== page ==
Election 2012 Issue Brief - The Need for Quality Jobs

Background

North Carolina faces a jobs deficit of more than half a million. The jobs deficit reflects both the number of jobs lost during the Great Recession and the number needed to keep pace with the state’s growing working-age population. Because of the lack of jobs, many North Carolinians are struggling to make ends meet, businesses are struggling to stay open, and North Carolina’s future prosperity is in jeopardy.

The Great Recession resulted in a decline in total state employment of more than 7 percent. And even before the recession, North Carolina was experiencing an economic transformation with in the decline of manufacturing employment and the rise of lower-paying service sector jobs. North Carolina is facing two jobs challenges: the immediate jobs deficit and the need for good, quality jobs.

Facts

  • The jobs deficit in North Carolina stands at 528,000 as of March 2012. To close the jobs deficit by 2015, North Carolina would need to create 16,000 jobs each month for three years. In the past three years, the state has failed to reach that threshold in any single month.
  • In the past year, public-sector job losses have held down total employment in the state. Despite modest improvements in the private sector over the year, the continued loss of public-sector jobs has meant that total employment remains low in North Carolina.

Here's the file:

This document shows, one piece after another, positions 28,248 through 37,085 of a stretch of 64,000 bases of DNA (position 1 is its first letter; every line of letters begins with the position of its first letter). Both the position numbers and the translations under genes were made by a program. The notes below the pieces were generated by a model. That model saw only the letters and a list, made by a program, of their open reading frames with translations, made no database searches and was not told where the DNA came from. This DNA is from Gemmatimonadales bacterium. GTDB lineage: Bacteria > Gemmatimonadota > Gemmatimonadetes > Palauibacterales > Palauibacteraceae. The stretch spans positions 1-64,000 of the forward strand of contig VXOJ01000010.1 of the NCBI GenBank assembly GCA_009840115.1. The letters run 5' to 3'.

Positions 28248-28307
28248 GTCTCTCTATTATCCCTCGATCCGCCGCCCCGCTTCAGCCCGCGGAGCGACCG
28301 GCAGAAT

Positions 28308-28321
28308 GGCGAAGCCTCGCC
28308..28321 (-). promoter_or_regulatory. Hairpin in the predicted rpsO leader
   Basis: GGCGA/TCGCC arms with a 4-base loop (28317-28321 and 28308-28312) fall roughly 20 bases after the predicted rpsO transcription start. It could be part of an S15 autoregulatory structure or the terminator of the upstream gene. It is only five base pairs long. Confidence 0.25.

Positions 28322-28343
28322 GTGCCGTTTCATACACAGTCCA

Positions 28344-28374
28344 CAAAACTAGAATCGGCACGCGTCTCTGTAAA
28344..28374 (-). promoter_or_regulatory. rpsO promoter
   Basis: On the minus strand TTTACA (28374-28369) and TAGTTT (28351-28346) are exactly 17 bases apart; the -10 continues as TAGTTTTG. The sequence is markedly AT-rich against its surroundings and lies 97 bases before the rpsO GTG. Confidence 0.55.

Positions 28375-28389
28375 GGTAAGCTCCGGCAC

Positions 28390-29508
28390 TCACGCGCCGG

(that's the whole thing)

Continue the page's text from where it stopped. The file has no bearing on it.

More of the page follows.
• Projections by the NC Department of Commerce suggest that the fastest-growing occupations in the state will pay below the Living Income Standard, a conservative measure of what it costs to make ends meet for families in North Carolina.
  • Jobs that support a strong middle class in North Carolina will increasingly require some type of post-secondary education. From 2008 to 2018, projections suggest that jobs requiring post-secondary education will grow three times faster than jobs requiring only a high school degree.

 

Questions for Candidates

  • How will you make sure state leaders focus on the jobs crisis facing North Carolina?
  • What will you do to support North Carolina’s jobless workers until the economy recovers?
  • What will you do to close the jobs deficit and create new jobs?
  • What will you do to ensure new jobs created are good, quality jobs that can sustain families?
  • How will you support the state in increasing the number of individuals who receive post-secondary certificates or degrees?
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